In the many narratives of faith crisis that one hears these days, a common theme is resistance to the idea that the Sunday School answer of “read the scriptures” will do much good. “Don’t you understand that the scriptures got me into this mess in the first place?” people ask incredulously, especially as they’re troubled about questions of Book of Mormon historicity, the character of the Old Testament God, or a number of other concerns. [Read more...]
Trinity Sunday, Year A
The Collect: Almighty and everlasting God, who as the Father and the Son, aided by the presence of the Holy Spirit, appeared to thy servant Joseph Smith, jr.: grant that we may be one with each other, and one with thee, as you, Father, Son, and Holy Spirit, are one God forever and ever.
Two minutes can seem a very long time. I know because I was given the responsibility for keeping time during the two-minute standing silence that our UK ward observed every Remembrance Sunday. I was strict about it and timed exactly two minutes, but everyone, including my fellow bishopric members, began glancing around anxiously, the other counselor looking at me out of the corner of his eye. Perhaps in past years, people had been casual about the two minutes, just estimating it. Based on my experience of a two-minute silence, a two-minute long siren wail would seem an eternity. [Read more...]
Sorry, no, not that Alma; his son.
As Grant Hardy has pointed out, Mormon likes to tell stories that parallel each other. Often, those parallels seem meant to starkly contrast good and evil; the parallels between King Benjamin and King Noah immediately spring to mind. Other times, they seem to illustrate the consequences of different behaviors. Compare, for example, the escape of Limhi’s people from the Lamanites with the escape of Alma Sr.’s people. [Read more...]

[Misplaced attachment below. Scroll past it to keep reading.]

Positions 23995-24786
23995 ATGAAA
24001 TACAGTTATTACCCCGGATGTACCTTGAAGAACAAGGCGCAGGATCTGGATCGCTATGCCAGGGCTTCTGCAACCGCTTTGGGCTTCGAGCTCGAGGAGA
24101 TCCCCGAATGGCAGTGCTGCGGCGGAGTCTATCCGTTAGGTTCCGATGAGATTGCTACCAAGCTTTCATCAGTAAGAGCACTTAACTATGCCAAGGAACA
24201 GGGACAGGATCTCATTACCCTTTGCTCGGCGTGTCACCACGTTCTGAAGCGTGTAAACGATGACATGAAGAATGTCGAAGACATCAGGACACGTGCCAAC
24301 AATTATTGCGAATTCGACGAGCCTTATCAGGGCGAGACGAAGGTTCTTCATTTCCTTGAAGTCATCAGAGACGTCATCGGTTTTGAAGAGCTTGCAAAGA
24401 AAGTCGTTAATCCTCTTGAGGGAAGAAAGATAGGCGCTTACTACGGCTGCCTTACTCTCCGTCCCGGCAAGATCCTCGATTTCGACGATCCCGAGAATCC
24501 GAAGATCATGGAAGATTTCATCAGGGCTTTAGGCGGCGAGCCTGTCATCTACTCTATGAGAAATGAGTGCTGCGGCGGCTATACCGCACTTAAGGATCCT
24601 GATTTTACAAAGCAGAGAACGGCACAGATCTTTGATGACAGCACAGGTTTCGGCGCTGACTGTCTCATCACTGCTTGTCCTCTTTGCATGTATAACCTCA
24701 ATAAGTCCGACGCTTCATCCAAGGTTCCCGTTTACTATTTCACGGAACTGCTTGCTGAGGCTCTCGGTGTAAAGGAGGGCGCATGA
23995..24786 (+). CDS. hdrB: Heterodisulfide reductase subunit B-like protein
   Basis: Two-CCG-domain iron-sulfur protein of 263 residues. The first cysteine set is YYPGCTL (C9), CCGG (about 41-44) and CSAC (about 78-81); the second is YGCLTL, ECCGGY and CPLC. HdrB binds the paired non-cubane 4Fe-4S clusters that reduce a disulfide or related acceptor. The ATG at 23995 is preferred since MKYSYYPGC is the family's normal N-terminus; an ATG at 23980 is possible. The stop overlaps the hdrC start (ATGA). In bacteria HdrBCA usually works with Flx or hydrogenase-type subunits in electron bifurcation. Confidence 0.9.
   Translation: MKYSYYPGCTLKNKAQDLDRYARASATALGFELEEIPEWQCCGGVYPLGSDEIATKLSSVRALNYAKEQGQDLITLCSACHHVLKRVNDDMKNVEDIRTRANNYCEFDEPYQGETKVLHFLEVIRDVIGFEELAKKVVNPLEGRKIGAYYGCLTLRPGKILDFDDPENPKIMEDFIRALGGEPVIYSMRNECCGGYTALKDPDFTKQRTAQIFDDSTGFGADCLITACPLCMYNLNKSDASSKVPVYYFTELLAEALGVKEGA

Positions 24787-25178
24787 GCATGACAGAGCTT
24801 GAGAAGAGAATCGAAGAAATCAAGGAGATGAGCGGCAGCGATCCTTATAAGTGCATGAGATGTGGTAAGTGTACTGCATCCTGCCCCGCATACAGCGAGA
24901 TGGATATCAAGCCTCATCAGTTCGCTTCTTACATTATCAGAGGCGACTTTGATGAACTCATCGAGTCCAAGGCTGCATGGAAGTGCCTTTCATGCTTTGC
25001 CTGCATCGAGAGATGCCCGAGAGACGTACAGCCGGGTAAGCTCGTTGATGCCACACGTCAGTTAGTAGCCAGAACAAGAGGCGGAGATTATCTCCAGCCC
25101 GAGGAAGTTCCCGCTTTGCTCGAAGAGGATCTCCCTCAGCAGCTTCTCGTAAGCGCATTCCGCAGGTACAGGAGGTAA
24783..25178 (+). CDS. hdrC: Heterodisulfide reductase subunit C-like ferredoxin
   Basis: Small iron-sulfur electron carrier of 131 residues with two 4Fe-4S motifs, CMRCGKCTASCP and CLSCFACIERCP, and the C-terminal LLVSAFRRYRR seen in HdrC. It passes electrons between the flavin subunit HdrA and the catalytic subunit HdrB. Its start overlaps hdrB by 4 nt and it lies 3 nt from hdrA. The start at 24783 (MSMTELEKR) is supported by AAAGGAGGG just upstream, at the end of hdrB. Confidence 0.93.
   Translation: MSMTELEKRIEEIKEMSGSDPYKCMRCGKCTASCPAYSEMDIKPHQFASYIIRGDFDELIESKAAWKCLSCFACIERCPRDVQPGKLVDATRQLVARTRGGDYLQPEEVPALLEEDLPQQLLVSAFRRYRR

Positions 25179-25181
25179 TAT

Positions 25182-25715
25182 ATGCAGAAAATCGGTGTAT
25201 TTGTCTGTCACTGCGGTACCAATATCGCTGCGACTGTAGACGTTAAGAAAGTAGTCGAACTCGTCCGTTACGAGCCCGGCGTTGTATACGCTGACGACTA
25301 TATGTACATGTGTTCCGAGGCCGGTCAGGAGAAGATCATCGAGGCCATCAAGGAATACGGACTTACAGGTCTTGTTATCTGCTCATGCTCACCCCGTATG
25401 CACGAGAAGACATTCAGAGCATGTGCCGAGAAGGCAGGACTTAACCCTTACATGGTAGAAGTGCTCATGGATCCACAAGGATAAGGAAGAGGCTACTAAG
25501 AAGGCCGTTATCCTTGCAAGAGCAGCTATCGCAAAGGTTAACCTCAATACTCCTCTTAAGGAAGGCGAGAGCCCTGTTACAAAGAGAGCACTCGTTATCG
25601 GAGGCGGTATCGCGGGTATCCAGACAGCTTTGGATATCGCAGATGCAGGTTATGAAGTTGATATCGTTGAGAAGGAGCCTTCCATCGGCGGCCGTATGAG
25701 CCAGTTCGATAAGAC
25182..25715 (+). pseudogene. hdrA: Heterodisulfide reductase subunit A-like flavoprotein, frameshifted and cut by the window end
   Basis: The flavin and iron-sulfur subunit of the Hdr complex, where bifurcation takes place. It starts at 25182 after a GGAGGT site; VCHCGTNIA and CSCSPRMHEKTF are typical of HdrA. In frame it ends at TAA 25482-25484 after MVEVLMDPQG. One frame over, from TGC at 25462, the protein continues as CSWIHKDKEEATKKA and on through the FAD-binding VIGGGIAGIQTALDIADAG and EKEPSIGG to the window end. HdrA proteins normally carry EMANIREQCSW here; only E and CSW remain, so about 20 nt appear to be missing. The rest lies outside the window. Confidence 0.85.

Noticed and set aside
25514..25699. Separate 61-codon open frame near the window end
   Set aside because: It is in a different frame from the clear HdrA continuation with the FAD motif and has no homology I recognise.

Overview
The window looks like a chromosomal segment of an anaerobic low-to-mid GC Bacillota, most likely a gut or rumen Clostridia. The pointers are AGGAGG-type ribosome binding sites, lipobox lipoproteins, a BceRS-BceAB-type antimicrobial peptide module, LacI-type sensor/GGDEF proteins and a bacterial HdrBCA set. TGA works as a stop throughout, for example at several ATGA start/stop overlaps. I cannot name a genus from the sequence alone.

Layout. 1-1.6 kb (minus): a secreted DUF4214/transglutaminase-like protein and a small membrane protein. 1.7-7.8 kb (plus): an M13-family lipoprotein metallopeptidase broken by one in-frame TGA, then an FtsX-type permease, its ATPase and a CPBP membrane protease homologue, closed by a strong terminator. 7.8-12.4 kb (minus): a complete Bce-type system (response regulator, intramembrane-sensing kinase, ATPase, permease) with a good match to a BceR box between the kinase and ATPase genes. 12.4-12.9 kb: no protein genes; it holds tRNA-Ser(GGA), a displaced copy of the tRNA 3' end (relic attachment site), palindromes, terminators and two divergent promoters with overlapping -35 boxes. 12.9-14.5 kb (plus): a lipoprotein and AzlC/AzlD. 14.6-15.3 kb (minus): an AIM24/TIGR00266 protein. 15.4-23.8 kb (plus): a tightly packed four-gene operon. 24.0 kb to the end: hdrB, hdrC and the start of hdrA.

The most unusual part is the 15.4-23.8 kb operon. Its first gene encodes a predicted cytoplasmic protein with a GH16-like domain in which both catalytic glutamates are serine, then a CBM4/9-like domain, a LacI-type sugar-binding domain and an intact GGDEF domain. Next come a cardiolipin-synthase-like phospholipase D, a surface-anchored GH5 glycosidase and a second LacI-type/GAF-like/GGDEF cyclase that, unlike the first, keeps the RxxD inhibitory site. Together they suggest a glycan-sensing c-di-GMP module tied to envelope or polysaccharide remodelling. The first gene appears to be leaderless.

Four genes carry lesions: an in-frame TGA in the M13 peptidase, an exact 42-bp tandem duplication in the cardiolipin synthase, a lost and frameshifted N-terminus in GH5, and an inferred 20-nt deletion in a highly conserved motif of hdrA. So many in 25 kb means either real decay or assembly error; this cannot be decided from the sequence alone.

The Collect: Heavenly Father, who gavest power to Thy Son, Jesus Christ, to rise in resurrected glory on this holy day: let our hearts be changed through faith in His name so that we of Thy latter-day Church may live as spiritually begotten sons and daughters of Christ, adopted through Baptism in His name, that we, as disciples of Jesus Christ, may live and serve Everyman as though he were Christ, through Jesus Christ our Lord, who lives and reigns with Thee, in the unity of the Holy Spirit, one God, now and for ever. Amen. [Read more...]
The Collect: Almighty God, who through your Son overcame the world and conquered death, grant that we might not only live in him, but that we might daily rejoice in this gift of life through thy Holy Spirit, world without end. Amen.
The Collect: O God, thou who sawest fit to try our faith on this day between the death and resurrection of thy Son: lift up our hearts with the hope of his rising, by the power of thy Holy Spirit. Amen.
My wife, Kristine K. (disambiguation: not the same as Kristine) gave this sermon today in the Slate Canyon 13th Ward in Provo.